Did you enjoy college football in the offseason? Did you do a lot? Planting flowers? Gathering family and friends (not playing football)? A little decompression?
Good, because the season is over. More or less. The Football League subdivision, most of whose games were canceled or postponed last fall, begins its unique spring season this weekend. Technically, it all started with McNeese’s overtime win over Tarleton last Saturday, but we’re calling it Week Zero. It officially begins with a visit from Northern Iowa to South Dakota State on ESPN+ Friday night. Eleven of the thirteen conferences – all except the Ivy League and MEAC – will play part of the schedule over the next nine weeks, with the playoffs for 16 teams (instead of the usual 24) beginning in late April.
It’s weird, it’s shortened, it’s a March Madness game… but it’s football. And good football.
Games and stories for every week of the season
Each conference has a different start date and number of games, but over the next two months you will have the chance to see many interesting teams and players.
For a change, here are five games to watch each week, plus a scenario to follow closely. The rankings next to each team are the rankings from last August’s preseason. Not all 25 teams from the preseason are playing this spring, but most are.
(This probably goes without saying for those who watched college football in the fall, but game schedules can change a lot, a lot.)
19-21 February: Missouri Valley Week
State of South Dakota, 5 p.m., 3 p.m., North Iowa (Friday), 24 p.m., Southern Illinois, North Dakota, Samford, ETSU, Youngstown, 1 p.m., North Dakota (Sunday), Tarleton, N.M. (Sunday).
The Missouri Valley Conference is the closest thing to the SEC in Missouri, and last fall’s preseason rankings showed it: The MVC prides itself on No. 1 (NDSU), No. 3 (UNI), No. 5 (SDSU) and No. 9 (Illinois State) teams, not to mention No. 24 (SIU) and a rebuilding major that gets votes (Youngstown State, which I assume is part of the Tennessee Conference in this scenario).
Like the SEC, the VMC tries for more conferences than most – eight games per team. While NDSU remains the team to beat as always, the MVC season begins with an explosion in Cedar Falls, with John Stiegelmeier setting up the SDSU offense at Northern Iowa, and an absolutely vicious defense in 2019.
The SDSU-UNI duel is always important, but this spring it will be even more so – with a smaller playing field than usual, the conference champions will take the lion’s share of the 16 spots. There is room for big bets, but the loser in this game will have a fairly small margin of error when taking them.
26-28 February: Eric Barrier Week
18 Eastern Washington, Idaho, 3 Northern Iowa in Youngstown, South Dakota, Illinois, 16 Wofford in Chattanooga, Prairie View A&M in Grambling State.
About three decades ago, in 2019, North Dakota’s Trey Lance received the CSF Walter Payton Award, the best offensive player in the country. The other finalists were Case Cucus of Northern Arizona, Pete Guerriero of Monmouth and Kevin Thomson of Sacramento State.
The four finalists are gone. Lance played an exhibition game last fall and signed up for the NFL Draft, Thomson got a graduate transfer to Washington in 2020, and Cucus and Guerriero are trying to secure a spot in the NFL. That leaves Eric Barrier, fifth, in charge of the Peyton Premium Club. The senior from Inglewood, California threw for 3,712 yards in 2019, and despite a fairly aggressive offense (he averaged 14.4 yards per shot), he managed a book-to-book-to-TD ratio of 31 to 4 TD per IT. This year, WEU has averaged over 40 points per game and continues to have an offense worth watching. Then keep an eye on them.
AP Photo/Rogelio V. Solis
5. to 7. March: First of training
Jackson State in Grambling, Illinois at age 9, Home 3, North Iowa at age 17, Albany at age 20, New Hampshire at age 2, James Madison in Elon at age 4, Weber State in Cal Poly.
The hiring of Deion Sanders as Jackson’s head coach caused a stir for several reasons. First of all: It’s Deion Sanders. On the other hand, Coach Prime signed an army of FBS transfers – 14 or more, including former premier receivers like Florida state receiver Isaiah Bolden, Auburn defender Coneys Miller and USC defender Abdul-Malik McClain.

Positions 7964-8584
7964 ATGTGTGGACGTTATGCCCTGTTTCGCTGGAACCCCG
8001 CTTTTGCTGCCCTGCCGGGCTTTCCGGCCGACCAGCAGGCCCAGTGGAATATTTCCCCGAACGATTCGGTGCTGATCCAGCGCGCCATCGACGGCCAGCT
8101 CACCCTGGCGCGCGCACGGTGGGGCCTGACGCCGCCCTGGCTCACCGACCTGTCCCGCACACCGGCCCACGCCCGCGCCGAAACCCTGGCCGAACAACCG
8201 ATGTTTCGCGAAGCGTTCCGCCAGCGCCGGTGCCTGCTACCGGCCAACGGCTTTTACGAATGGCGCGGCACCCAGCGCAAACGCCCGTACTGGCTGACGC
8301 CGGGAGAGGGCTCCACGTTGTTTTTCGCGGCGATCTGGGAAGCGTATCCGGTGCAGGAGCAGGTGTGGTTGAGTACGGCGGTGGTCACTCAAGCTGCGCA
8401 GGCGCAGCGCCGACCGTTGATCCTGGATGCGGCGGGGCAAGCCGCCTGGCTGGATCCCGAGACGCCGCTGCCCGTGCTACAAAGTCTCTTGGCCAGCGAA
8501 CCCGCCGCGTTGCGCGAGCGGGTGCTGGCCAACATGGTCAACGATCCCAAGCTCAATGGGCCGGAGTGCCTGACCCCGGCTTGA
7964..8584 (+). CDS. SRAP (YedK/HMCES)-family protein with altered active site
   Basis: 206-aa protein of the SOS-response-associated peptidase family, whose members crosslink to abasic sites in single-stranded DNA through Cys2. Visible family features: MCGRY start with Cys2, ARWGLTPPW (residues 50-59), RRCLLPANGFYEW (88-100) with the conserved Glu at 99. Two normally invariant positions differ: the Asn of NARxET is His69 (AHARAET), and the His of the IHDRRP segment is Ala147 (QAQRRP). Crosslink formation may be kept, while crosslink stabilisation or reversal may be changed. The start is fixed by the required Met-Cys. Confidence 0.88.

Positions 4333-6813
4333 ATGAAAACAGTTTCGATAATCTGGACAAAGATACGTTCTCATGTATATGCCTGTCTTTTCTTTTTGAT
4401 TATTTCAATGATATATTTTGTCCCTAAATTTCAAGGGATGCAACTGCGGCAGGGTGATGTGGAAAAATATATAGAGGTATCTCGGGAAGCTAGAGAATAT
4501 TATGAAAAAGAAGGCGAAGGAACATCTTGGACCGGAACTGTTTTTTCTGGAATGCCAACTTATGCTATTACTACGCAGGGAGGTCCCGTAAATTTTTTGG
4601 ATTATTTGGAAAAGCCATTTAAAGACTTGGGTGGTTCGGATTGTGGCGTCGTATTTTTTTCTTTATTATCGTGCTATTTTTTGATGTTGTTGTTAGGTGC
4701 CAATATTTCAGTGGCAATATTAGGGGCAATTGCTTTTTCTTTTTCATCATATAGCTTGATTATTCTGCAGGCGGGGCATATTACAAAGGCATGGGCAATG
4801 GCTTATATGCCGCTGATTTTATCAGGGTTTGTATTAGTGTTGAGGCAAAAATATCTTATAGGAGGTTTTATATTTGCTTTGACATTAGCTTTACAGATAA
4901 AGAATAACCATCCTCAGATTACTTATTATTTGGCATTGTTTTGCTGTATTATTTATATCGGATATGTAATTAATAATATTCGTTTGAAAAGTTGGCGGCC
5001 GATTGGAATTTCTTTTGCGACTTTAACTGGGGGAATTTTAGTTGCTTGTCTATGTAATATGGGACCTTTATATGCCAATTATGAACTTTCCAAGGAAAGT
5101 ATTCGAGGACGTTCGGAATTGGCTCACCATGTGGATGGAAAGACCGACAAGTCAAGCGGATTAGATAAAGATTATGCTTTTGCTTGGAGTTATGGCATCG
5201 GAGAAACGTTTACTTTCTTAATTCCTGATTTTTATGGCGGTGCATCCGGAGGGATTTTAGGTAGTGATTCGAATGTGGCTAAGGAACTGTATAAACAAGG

Of course, most of the rookies won’t be playing this spring, but star linebacker Keonte Hampton will, and we’ll still get a chance to get to know Sanders’ style of play and the intriguing coaching staff – which includes former Houston offensive coordinator Jason Phillips and former New York Jets and Buffalo Bills defensive coordinator Dennis Thurman – who knows the SWAC well. After preseason games against Edward Waters and Mississippi Valley State, the first big test will likely be against the G-Men on the 6th. Mars. We’ll find out pretty quickly if JSU is the actual favorite for SWAC East, or if those awards should go to Alabama A&M or Alabama State instead.
12.-14. March: Jeff Underground Week
17 Albany, Maine, 9 Illinois, 1 North Dakota, William and Mary, 2 James Madison, UC Davis, 4 Weber, Holy Cross at Lehigh.
If Barriere is not the most confirmed quarterback in the FCS, he could be replaced by the exceptional Jeff Undercraffler. At between 6 and 5.2 pounds, the Holy Cross Academy product would be by far the most notable recruit of 2019 if he didn’t emerge the same year as Trey Lance. Still, he threw for 3,543 yards and 41 touchdowns and the Great Danes improved from 3-8 to 9-5 and advanced to the second round of the CSF playoffs.
Albany and other Colonial teams could face the same problem as Missouri Valley competitors who are not members of NDSU: lots of quality, few offers. Although James Madison is the best team in the conference, any of Villanova, Albany, New Hampshire, Richmond and/or Maine could be in the playoffs and not remain nominated. The aggressor, on the other hand, must give the Danes a chance against whomever.
Tim Heitman/USA Today’s Sports
19-21 March: Zeb Noland Week
North Dakota: No. 1 North Dakota, no. 5 South Dakota at : No. 24 Southern Illinois, Delaware on: No. 20 New Hampshire, no. 25 Southeast Missouri in Jacksonville, Maine near Stony Brook.
If the name Zeb Noland sounds familiar, well, it should: The Watkinsville, Georgia product played in several games for Iowa State in 2017-18, including a 360-yard performance and two touchdowns against Kyler Murray and Oklahoma in early 2018. He transferred to NDSU in the late fall and will go to Lance in 2019. While he will have to compete with Quincy Patterson, over from Virginia Tech, in the fall, he will take the helm in Fargo in the spring.
It’s easy to assume that NDSU will remain NDSU – you get the benefit of the doubt when you win eight of nine national titles. But at this point in the spring, we will know if the buffalo are more or less endangered than usual. And in this game, they will meet North Dakota for the first time since 2003, not only as a Nickel Trophy opponent, but also as a conference opponent. After a few years in the Big Sky, UND is transitioning to the MVC, which is more geographically accessible.
26-28 March: Dukes Week